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Discharge, itching, and lesions Doctors disagree about why Russia’s jailed opposition leader needed to be hospitalized 

Source: Meduza
Sergey Ilnitsky / EPA / Scanpix / LETA
Update: As of July 29, Alexey Navalny has been discharged and returned to a detention facility. His official diagnosis is now reportedly contact dermatitis. Doctors who had previously treated Navalny collected samples of his hair and clothing for chemical testing.

On July 24, a few days before opposition demonstrators staged a mass unpermitted rally in central Moscow, the city’s Simonovsky District Court sentenced Alexey Navalny to 30 days in jail for illegal protest advocacy. (This was already Navalny’s second “administrative arrest” in July: he previously served 10 days behind bars for joining a march on June 12 in support of journalist Ivan Golunov.) On the evening of July 28, Anti-Corruption Press Secretary Kira Yarmysh revealed on Twitter that Navalny had been moved that morning from his detention facility to a city hospital, where he was supposedly diagnosed with an “acute allergic reaction.”

Eldar Kazakhmedov, a doctor in the hospital's internal medicine department, told reporters that this was Navalny's preliminary diagnosis. Navalny was also examined by the city's chief immunologist-allergist, who diagnosed him with “contact dermatitis in the facial area and angioedema [swelling triggered by an allergy] of the paraorbital area.” Kazakhmedov called Navalny's condition “satisfactory and improving,” and noted that the patient would likely be discharged on Monday.

Navalny’s doctors question the “allergies” diagnosis

Eye specialist Anastasia Vasilyeva — who treated Navalny two years ago after his eyes were chemically burned when attackers (allegedly activists from the reactionary group “SERB”) sprayed green antiseptic in his face — wrote on Facebook that she doubts the official diagnosis that Navalny is suffering from allergies. Vasilyeva says she and another physician, Yaroslav Ashikhmin, went to the hospital where Navalny is being held, and tried to examine their patient, but a “whole police escort” refused to admit them into Navalny’s room.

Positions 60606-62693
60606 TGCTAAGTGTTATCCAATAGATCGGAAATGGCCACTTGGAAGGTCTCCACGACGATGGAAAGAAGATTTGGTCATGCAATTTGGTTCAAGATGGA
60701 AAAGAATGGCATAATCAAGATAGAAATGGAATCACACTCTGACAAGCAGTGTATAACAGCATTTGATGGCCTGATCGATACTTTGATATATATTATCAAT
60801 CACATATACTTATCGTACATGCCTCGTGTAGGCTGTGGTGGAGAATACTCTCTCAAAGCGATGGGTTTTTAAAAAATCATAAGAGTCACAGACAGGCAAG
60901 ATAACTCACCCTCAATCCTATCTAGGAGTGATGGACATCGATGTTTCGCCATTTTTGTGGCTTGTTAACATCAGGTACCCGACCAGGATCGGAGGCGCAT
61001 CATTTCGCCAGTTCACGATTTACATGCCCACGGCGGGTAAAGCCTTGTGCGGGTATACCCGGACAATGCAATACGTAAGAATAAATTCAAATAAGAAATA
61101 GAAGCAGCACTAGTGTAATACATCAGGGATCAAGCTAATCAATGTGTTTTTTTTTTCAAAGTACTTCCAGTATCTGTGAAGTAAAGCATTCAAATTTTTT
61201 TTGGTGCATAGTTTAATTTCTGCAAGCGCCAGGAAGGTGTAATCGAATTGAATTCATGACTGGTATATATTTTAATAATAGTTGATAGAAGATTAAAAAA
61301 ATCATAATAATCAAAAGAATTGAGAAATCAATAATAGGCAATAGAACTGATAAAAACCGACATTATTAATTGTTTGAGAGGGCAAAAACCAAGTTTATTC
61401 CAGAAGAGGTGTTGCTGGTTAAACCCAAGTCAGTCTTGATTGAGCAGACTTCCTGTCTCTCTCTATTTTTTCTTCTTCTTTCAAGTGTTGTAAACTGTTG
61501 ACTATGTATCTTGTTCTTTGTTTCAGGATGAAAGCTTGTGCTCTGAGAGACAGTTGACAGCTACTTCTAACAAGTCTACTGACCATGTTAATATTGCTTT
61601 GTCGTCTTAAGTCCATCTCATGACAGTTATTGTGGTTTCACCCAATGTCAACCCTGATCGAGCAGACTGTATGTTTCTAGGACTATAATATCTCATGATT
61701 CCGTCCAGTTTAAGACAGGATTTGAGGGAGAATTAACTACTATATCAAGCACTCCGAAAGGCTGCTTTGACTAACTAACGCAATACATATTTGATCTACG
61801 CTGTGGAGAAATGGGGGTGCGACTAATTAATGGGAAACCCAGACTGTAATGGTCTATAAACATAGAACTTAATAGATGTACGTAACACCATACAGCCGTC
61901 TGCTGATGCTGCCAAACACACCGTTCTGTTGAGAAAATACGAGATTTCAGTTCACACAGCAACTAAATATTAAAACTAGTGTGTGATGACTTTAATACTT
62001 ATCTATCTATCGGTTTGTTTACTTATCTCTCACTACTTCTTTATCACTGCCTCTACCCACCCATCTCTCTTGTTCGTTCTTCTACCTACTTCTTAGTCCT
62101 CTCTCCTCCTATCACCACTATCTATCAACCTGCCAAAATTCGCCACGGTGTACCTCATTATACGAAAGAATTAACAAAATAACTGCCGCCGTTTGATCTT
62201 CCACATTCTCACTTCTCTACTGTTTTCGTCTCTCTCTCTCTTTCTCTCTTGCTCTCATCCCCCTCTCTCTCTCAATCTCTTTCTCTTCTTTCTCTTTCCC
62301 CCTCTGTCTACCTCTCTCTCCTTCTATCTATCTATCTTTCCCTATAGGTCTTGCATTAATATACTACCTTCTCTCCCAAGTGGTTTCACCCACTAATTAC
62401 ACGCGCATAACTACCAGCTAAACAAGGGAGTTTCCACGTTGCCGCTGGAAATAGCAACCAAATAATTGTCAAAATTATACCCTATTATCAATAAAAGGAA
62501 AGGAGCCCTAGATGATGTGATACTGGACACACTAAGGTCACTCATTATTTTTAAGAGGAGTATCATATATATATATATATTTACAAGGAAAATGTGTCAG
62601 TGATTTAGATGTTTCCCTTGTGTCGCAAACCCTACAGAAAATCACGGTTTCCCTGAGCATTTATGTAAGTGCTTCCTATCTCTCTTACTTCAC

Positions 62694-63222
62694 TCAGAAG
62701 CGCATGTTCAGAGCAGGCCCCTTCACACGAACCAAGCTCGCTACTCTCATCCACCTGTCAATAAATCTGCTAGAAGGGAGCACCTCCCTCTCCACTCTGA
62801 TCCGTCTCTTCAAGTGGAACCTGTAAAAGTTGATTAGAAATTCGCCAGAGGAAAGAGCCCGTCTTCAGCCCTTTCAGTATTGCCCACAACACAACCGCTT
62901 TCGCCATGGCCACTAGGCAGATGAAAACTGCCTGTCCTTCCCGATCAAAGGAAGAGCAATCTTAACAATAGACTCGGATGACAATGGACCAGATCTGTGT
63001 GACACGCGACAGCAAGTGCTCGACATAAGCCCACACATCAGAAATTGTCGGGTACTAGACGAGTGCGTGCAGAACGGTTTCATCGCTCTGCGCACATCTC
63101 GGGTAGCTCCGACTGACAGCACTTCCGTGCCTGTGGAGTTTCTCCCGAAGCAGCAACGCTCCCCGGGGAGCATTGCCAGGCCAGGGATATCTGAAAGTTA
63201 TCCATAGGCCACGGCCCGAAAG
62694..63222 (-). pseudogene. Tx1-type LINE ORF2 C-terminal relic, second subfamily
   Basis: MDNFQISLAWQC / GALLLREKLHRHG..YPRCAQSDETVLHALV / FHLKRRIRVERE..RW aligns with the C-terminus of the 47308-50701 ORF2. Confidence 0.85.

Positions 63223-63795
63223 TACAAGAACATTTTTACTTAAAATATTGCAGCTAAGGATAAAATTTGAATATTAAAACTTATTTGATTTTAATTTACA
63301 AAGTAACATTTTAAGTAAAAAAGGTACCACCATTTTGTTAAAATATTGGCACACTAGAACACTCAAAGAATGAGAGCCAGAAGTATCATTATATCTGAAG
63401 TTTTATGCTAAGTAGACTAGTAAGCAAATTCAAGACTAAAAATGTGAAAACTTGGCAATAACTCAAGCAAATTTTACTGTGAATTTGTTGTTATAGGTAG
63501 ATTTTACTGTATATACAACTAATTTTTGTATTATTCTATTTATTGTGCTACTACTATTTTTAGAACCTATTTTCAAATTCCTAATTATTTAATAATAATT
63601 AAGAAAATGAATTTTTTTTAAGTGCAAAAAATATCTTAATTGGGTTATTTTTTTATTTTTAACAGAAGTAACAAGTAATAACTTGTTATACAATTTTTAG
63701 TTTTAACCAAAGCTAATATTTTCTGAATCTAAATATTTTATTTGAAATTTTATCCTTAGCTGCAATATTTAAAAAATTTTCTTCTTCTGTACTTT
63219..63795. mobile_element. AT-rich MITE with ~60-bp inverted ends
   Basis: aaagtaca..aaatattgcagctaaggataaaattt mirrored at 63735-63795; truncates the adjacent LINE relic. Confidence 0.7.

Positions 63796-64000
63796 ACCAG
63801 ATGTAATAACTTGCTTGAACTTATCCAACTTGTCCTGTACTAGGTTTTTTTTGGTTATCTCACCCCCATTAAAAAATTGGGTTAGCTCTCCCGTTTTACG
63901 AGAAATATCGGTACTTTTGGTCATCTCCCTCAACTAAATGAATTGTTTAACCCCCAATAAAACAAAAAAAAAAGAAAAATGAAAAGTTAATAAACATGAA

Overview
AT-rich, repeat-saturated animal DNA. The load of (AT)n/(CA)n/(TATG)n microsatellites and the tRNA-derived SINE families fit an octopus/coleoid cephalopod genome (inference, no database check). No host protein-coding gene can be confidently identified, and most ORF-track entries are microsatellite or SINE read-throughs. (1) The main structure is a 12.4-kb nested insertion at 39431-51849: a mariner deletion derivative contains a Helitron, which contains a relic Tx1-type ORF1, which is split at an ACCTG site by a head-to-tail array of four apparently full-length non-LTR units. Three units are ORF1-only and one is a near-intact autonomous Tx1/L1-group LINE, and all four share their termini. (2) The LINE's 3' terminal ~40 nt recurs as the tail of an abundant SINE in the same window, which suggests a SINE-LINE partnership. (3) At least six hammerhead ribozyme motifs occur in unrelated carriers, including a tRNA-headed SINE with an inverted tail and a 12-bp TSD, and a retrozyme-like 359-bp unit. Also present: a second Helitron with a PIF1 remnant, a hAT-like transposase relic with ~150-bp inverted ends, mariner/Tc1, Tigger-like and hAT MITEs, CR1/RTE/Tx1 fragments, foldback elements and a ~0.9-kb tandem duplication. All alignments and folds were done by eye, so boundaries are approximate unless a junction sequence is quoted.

Vasilyeva says she and Ashikhmin were nevertheless able to examine Navalny through a door that had been left cracked open. She offers the following diagnosis: “Severe edema and sharp hyperemia of the upper and lower eyelids and the periorbital area (around the eyes), purulent discharge from the right conjunctival cavity, and severe itching. Multiple papular lesions on the skin of the neck, back, chest, and elbows. Clinically, [the patient’s] discomfort and symptoms correspond to acute toxic keratoconjunctivitis [inflammation of the cornea and conjunctiva] and dermatitis, and general toxication (lesions on the skin).” Stating that Navalny has no allergies, ate the same hospital food as other patients, and has not used any new cologne or hygiene products, Vasilyeva concludes that his condition could be the result of “the damaging effects of undetermined chemicals.”

The doctor told the TV station Dozhd that she'd taken Navalny's t-shirt and some hair samples for independent analysis, possibly to be conducted in Europe.

Vasilyeva also claims that the chief physician at Navalny’s hospital, Olga Sharapova, is a Moscow City Duma deputy from the ruling political party, United Russia. Sharapova told the website Open Media, however, that she belongs to no party and was elected to the City Duma as an independent candidate, adding that Navalny was only brought to her hospital because it is the closest facility to the jail where he was being held.

Update: On July 29, Navalny's personal doctor, Anastasia Vasilyeva, announced on Facebook that she and Yaroslav Ashikhmin have been permitted to examine and consult Navalny. “I'm going [to the hospital] now. I really can hardly believe it. Thank you, everyone, who supported us yesterday and cared. Thanks to all you, we're seeing changes,” Vasilyeva wrote.

Navalny’s supporters came to the hospital, where they were dispersed and some were arrested by police

On the evening of July 28, Navalny’s supporters started gathering outside Hospital No. 64, where he is being treated. On Twitter, Navalny’s Moscow headquarters posted a message reminding supporters that Navalny isn’t the only patient at the hospital, and others there need peace and quiet. According to the website Baza, a police van showed up promptly, and officers dispersed the crowd and arrested several participants. Open Media reported that several journalists were also arrested, as well as Anti-Corruption Foundation attorney and Cultural Workers Union Chairwoman Olga Bulaeva. The journalists were released, after showing their press credentials, and the rest of the activists were transported to the Akademichesky police station. Police forcibly arrested Dozhd correspondent Daniil Sotnikov in the middle of a live television broadcast outside the hospital.

“The moment of his arrest. Nobody even look at the press card hanging from his neck.”

According to the website OVD-Info, police arrested 21 people outside the hospital. Most of these individuals were soon released after being booked for violating Russia's laws on public assemblies.

Text by Alexey Kovalev

Translation by Kevin Rothrock

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